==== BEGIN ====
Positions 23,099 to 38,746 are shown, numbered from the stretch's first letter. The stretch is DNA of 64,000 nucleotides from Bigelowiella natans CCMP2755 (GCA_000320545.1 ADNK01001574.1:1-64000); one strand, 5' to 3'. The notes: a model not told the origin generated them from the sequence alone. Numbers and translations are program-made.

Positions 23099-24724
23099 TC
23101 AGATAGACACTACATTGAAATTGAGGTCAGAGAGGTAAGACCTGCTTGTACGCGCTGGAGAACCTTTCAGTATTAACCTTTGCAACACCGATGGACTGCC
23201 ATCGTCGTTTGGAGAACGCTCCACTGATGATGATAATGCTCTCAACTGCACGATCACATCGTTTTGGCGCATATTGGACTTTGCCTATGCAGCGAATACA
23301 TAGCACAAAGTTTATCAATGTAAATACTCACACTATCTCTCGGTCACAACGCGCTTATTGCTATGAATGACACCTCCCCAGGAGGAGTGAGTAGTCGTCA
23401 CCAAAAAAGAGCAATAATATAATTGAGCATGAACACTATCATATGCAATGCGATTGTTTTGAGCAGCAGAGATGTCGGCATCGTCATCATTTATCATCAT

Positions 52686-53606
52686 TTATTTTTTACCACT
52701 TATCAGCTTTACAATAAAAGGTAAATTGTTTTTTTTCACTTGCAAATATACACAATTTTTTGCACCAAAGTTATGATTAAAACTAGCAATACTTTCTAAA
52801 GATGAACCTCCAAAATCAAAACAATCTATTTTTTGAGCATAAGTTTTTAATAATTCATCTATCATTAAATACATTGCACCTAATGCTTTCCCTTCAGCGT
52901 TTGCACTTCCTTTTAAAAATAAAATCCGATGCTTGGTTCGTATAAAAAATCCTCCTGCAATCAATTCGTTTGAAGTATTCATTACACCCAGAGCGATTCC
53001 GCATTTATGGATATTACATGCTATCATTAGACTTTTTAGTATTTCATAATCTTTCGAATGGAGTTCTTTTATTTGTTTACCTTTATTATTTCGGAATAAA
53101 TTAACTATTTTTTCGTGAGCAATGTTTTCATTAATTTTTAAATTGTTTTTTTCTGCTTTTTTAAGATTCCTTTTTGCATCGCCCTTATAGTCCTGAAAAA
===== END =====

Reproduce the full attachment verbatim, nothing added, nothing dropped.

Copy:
Positions 23,099 to 38,746 are shown, numbered from the stretch's first letter. The stretch is DNA of 64,000 nucleotides from Bigelowiella natans CCMP2755 (GCA_000320545.1 ADNK01001574.1:1-64000); one strand, 5' to 3'. The notes: a model not told the origin generated them from the sequence alone. Numbers and translations are program-made.

Positions 23099-24724
23099 TC
23101 AGATAGACACTACATTGAAATTGAGGTCAGAGAGGTAAGACCTGCTTGTACGCGCTGGAGAACCTTTCAGTATTAACCTTTGCAACACCGATGGACTGCC
23201 ATCGTCGTTTGGAGAACGCTCCACTGATGATGATAATGCTCTCAACTGCACGATCACATCGTTTTGGCGCATATTGGACTTTGCCTATGCAGCGAATACA
23301 TAGCACAAAGTTTATCAATGTAAATACTCACACTATCTCTCGGTCACAACGCGCTTATTGCTATGAATGACACCTCCCCAGGAGGAGTGAGTAGTCGTCA
23401 CCAAAAAAGAGCAATAATATAATTGAGCATGAACACTATCATATGCAATGCGATTGTTTTGAGCAGCAGAGATGTCGGCATCGTCATCATTTATCATCAT

Positions 52686-53606
52686 TTATTTTTTACCACT
52701 TATCAGCTTTACAATAAAAGGTAAATTGTTTTTTTTCACTTGCAAATATACACAATTTTTTGCACCAAAGTTATGATTAAAACTAGCAATACTTTCTAAA
52801 GATGAACCTCCAAAATCAAAACAATCTATTTTTTGAGCATAAGTTTTTAATAATTCATCTATCATTAAATACATTGCACCTAATGCTTTCCCTTCAGCGT
52901 TTGCACTTCCTTTTAAAAATAAAATCCGATGCTTGGTTCGTATAAAAAATCCTCCTGCAATCAATTCGTTTGAAGTATTCATTACACCCAGAGCGATTCC
53001 GCATTTATGGATATTACATGCTATCATTAGACTTTTTAGTATTTCATAATCTTTCGAATGGAGTTCTTTTATTTGTTTACCTTTATTATTTCGGAATAAA
53101 TTAACTATTTTTTCGTGAGCAATGTTTTCATTAATTTTTAAATTGTTTTTTTCTGCTTTTTTAAGATTCCTTTTTGCATCGCCCTTATAGTCCTGAAAAA